Social & Emotional Learning (SEL)

Using Games and Design Challenges to Teach Students About Managing Conflict

By introducing students to activities that scaffold conflict, teachers can provide low-stakes lessons to prepare kids to navigate it in healthy ways.

January 25, 2024
AP Photo/The Tyler Morning Telegraph, Sarah A. Miller

As second-grade teachers, we know that our students are exploring new relationships, changing social dynamics, and feeling the emotional weight that these interactions can have. Our students often encounter conflict as we ask them to take risks, stand up for what they believe in, and share their thoughts and opinions. With this in mind, we created and piloted a three-pronged hands-on approach to building both comfort and skills around managing conflict.

Our approach includes cooperative games and design challenges as well as good-to-know and problem jars. Each part is designed to allow our students to encounter consistent developmentally appropriate and varying types of conflict in order to build problem-solving skills. Throughout each activity, students are put in a variety of mixed groupings where they are confronted with increasingly complex challenges, last-minute changes, and peer leadership opportunities that shift the social dynamics. We are excited to share our approach and help other teachers implement these ideas.

The first few weeks of the year are all about community-building, developing routines, and getting to know our students better as people and learners. Cooperative games are a fantastic way to help students build relationships and begin to collaborate together as a group. As we thought through where we wanted to start, we knew that we wanted to focus on cooperative games that were easy to prepare, low cost, and easy to introduce and play quickly as either a whole or partial group. We wanted students to practice thinking flexibly, shifting roles, and finding success and failure collectively.

Some of our favorite games are the balloon challenge, the colored dots game, and the airplane game. While we introduced many of these games throughout the first semester, we revisited more complex versions, adjusted group sizes, and pushed our students to work through challenges with increasing independence as the year progressed.

Having had some experience with design challenges in the past, we knew that we could use them to push students in unique ways, and these activities tend to be excellent breeding grounds for conflict. We also love that they provide students an opportunity to work in small, fluid groupings and complete a challenge together using varying materials that are low cost and common.

Starting Point

To begin, students are introduced to the challenge and have a five-minute brainstorming period in which they create a plan as a group. After five minutes have lapsed, students then get their materials and begin creating for 10 to 20 minutes, depending on the challenge. There is never a winner who is celebrated or recognized; instead, we commend students for working together. Once the timer has ended, students reflect upon the process through both a group discussion and independently as part of an exit ticket.

Examples of design challenges that our students love are cup stacking, the Play-Doh–and–toothpick building challenge, and the egg-drop challenge. We found that both assigning leadership roles within their groups and increasing the difficulty level pushed students to overcome new challenges and discomfort. Feel free to be inspired by these activities, but change them as you see fit.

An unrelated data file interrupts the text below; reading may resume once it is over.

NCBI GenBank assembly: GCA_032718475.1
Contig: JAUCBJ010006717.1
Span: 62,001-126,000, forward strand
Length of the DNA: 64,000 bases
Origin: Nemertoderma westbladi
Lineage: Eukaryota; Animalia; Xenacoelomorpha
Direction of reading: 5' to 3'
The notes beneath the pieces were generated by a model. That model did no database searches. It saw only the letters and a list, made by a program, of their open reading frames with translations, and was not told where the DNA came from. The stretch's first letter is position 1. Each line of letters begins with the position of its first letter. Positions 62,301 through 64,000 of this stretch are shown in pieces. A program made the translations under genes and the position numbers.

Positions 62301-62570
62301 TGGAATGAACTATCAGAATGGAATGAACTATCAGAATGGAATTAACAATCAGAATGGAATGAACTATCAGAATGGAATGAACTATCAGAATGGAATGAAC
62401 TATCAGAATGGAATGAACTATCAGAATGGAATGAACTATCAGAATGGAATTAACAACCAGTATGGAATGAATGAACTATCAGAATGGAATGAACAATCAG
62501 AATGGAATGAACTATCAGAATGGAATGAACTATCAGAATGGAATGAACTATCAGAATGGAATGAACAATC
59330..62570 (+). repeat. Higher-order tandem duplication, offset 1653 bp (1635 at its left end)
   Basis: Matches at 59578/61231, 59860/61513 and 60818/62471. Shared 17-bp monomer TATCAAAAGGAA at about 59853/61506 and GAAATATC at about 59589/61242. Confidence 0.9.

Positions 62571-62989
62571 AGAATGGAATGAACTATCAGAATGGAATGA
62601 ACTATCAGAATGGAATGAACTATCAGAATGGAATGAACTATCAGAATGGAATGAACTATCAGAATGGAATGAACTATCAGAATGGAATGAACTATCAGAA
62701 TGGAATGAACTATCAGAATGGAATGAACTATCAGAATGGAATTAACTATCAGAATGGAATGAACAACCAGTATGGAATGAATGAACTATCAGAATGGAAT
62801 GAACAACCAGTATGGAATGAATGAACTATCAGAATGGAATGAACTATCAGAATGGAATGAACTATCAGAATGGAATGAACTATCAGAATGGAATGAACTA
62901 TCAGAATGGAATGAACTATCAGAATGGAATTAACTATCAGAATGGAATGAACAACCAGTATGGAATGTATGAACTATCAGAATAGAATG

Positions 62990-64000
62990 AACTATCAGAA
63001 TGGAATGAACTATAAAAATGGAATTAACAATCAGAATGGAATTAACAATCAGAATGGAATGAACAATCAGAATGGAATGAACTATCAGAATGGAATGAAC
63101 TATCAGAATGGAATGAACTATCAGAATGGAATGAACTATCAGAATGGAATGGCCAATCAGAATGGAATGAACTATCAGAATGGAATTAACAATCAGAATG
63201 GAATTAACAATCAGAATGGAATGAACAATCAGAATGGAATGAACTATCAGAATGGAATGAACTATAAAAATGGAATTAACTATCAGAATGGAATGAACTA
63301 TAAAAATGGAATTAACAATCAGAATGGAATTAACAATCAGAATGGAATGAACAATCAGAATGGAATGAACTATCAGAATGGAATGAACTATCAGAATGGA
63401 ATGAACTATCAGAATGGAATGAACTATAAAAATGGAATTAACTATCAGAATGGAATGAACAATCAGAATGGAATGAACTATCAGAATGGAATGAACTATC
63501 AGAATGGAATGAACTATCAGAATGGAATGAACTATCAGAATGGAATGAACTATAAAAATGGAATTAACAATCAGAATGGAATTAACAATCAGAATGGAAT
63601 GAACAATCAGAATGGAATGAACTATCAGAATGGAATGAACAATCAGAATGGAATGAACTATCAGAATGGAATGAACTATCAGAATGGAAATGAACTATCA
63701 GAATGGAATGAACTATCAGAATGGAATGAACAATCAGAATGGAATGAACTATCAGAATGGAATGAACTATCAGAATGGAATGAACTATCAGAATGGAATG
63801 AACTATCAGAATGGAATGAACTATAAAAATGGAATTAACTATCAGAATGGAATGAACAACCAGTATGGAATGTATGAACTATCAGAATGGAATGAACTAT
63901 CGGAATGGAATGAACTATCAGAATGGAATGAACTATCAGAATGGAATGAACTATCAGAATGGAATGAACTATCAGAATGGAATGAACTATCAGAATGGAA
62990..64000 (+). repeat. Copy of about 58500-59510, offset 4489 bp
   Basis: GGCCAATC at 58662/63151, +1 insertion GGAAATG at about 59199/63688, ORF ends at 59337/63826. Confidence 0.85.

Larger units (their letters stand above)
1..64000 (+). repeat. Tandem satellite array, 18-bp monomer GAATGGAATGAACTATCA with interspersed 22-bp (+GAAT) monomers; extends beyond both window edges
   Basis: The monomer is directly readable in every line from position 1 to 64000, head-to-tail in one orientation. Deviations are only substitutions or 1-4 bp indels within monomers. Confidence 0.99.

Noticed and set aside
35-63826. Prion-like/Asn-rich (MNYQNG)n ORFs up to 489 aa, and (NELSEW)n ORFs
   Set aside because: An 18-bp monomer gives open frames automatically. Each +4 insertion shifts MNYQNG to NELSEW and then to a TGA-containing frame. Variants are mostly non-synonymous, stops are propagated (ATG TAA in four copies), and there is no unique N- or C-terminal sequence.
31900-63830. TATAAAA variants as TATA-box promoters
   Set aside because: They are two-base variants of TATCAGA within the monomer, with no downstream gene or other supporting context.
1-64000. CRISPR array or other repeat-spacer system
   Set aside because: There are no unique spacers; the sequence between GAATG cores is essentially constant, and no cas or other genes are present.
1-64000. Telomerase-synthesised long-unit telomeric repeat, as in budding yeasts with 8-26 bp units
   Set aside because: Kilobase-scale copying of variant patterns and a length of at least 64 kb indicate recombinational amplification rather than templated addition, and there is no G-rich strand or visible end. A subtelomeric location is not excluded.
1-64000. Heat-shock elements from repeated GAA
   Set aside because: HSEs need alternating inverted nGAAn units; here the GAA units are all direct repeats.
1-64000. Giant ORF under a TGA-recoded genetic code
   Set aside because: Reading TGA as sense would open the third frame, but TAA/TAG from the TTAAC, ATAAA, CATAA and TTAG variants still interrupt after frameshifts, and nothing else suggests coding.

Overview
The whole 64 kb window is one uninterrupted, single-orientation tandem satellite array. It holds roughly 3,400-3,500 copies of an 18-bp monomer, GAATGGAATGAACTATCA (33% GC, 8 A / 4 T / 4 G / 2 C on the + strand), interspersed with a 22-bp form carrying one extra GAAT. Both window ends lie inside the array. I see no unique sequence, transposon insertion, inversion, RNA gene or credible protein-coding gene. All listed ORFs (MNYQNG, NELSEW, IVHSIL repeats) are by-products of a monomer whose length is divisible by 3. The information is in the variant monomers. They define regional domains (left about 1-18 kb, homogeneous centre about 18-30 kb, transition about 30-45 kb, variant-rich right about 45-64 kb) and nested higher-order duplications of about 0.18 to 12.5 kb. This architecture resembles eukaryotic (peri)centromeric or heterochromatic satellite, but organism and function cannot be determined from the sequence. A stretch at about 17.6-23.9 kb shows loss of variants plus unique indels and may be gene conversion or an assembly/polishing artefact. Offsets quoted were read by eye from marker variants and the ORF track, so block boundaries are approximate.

We know that effective assessment tools help drive instruction and build our understanding of our students’ feelings and needs. To this end, we created multiple types of both formal and informal assessments that can be completed quickly and easily to help maintain consistency and encourage our students to be reflective about themselves as problem solvers.

Our students fill out an exit ticket based on the Likert scale that allows us to track how their understanding of conflict has changed over time after engaging in both cooperative games and design challenges.

Checking In

Finally, we know that students love their teachers, seek their approval, and enjoy sharing what is going on in their own lives. The good-to-know jar and problem jar offer students a space where they can check in with their own emotional experiences, identities, and culture, and use their real-life problems to share what is on their mind and help them navigate tricky feelings that they may feel uncomfortable sharing verbally.

The two jars are accessible to students throughout the week. Students contribute to these jars anonymously, and each student is encouraged to submit either a good-to-know or a problem throughout the week. On Fridays, we read through the problem jar as a class and talk through possible solutions or just acknowledge that some problems can’t be solved right away but that by talking about them, we are communicating that we will work harder to figure out a plan together.

Giving students a space to see that we, as their teachers, take their thoughts and opinions seriously and then connect their problems with real, immediate action is important in encouraging our students to be problem solvers. We also ask our students to consider how they naturally approach and respond to conflict. Providing them with this opportunity for self-reflection allows them to identify their personal strengths and challenges. The better we know each other, the more comfortable we’ll be with sharing how we feel and engaging in productive conflict.

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Filed Under

  • Social & Emotional Learning (SEL)
  • K-2 Primary
  • 3-5 Upper Elementary

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